Homemade Liqueurs for the Holidays

Becca Dilley / Heavy Table

If you go shopping for a good liqueur, you’re essentially playing booze roulette; carefully crafted liqueurs made with quality ingredients sit beside neutral grain spirit-based liqueurs swimming in artificial colors and flavors. Packaging and pricing are suggestive of quality, but can also be deceptive. Fortunately, there’s a way to ensure that you get a great liqueur for a great price: Just make your own.

Learning a few basic techniques can allow you to create an arsenal of flavors for your home drinking experience and to share as gifts for friends and family.

In this article, we’ll write about two different processes. The first will involve heat, a technique generally used in citrus-based liqueurs. The second style of liqueur making works great with berries, cherries, and frozen fruits — it’s a process of maceration without heat. The two recipes are simple ways to get started on creating a variety of your own home liqueurs. These recipes are guidelines, so feel free to riff on them with your own ideas and ingredients.

Spiced Orange Liqueur

Orange liqueur is a very versatile product to have in your home cocktail arsenal. For the holidays, we’ve added some traditional holiday spices. This cordial will be nice on the rocks and in cocktails. Feel free to opt out of the spices or tweak which ones you use.

One important rule when working with these recipes — you can always add more at a later time, but it is much more difficult to take away. For instance, if you really like clove and add a heaping handful, you may be disappointed when all you taste is clove, but if you add a bit at a time, you can finish the process with more.

The Spiced Orange Liqueur recipe does have a bitter element coming from the pith — Come on, we’re Bittercube! Would you expect anything different? We recommend you try the recipe this way, but use a microplane to remove the zest from the oranges (instead of a peeler) to achieve a rich orange flavor with fewer bitter notes.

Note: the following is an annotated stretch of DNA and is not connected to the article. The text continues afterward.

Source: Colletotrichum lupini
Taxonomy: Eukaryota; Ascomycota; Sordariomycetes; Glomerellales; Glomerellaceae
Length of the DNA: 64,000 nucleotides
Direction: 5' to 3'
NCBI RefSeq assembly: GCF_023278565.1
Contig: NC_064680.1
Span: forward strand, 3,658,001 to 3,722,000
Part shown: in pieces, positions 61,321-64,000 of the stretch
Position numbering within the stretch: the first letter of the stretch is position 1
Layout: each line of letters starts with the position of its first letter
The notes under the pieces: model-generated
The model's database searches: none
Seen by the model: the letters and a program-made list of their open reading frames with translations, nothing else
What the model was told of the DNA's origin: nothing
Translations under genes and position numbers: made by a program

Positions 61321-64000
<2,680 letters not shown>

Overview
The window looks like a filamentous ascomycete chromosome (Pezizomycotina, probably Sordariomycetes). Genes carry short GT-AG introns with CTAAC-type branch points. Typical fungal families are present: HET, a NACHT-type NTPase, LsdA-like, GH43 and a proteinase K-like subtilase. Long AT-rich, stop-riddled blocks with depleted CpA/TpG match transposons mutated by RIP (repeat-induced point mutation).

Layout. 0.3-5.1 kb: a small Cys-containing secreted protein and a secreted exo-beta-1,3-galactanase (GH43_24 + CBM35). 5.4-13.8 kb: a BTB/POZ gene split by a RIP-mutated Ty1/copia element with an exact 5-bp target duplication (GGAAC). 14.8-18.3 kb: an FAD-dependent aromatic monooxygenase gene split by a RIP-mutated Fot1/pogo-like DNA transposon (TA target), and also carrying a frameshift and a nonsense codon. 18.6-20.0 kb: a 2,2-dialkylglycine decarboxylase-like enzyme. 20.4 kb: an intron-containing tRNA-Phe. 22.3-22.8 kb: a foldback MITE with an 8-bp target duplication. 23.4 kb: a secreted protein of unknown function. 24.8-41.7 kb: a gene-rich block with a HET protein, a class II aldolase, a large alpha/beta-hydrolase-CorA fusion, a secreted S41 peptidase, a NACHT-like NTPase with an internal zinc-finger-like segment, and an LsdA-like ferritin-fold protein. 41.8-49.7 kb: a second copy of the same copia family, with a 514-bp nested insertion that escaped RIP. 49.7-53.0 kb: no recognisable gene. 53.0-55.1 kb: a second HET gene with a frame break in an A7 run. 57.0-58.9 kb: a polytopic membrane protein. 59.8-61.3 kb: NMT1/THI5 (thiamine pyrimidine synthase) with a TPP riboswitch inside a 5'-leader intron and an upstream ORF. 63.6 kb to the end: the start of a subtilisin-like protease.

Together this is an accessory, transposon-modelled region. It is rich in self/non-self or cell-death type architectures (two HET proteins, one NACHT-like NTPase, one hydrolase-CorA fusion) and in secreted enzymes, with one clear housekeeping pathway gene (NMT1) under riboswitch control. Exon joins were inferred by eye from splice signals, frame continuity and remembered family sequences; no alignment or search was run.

Becca Dilley / Heavy Table

Spiced Orange Liqueur

Use a one gallon glass jar with a lid for this recipe


1 six quart pot
1 Y peeler, or microplane
1 4 c liquid measuring cup
1 Citrus Juicer


16 oranges (peeled or zested)
4 cups orange juice
3 cups granulated sugar
1 cup honey
1 tbsp Jamaican allspice
1 tsp whole mace
½ tsp whole clove
½ stick Ceylon cinnamon
¼ tsp juniper berries
⅛ tsp black peppercorn
6 cups non-rail vodka

  1. Wash the oranges off with cold water and make sure they are clean, then dry with paper towels.
  2. Peel 12 of the oranges and add the peels to the pot.
  3. Juice all of the oranges and add the juice to the pot.
  4. Add the sugar and the honey to the pot and bring everything to a simmer.
  5. Simmer for 15 minutes, stirring frequently.
  6. Remove from heat and add the spices. Continue to stir. Let cool.
  7. Transfer to a sanitized gallon jar. Add the vodka.
  8. Label and date the jar. Shake daily if possible. Let macerate for at least one month, three would be better. Taste and tweak if necessary.
  9. Strain the liqueur and transfer to smaller bottles (375ml is a great gift size).
  10. Impress your friends and enjoy!

Notes: Substitute different spices or a different spirit for your twist on this recipe.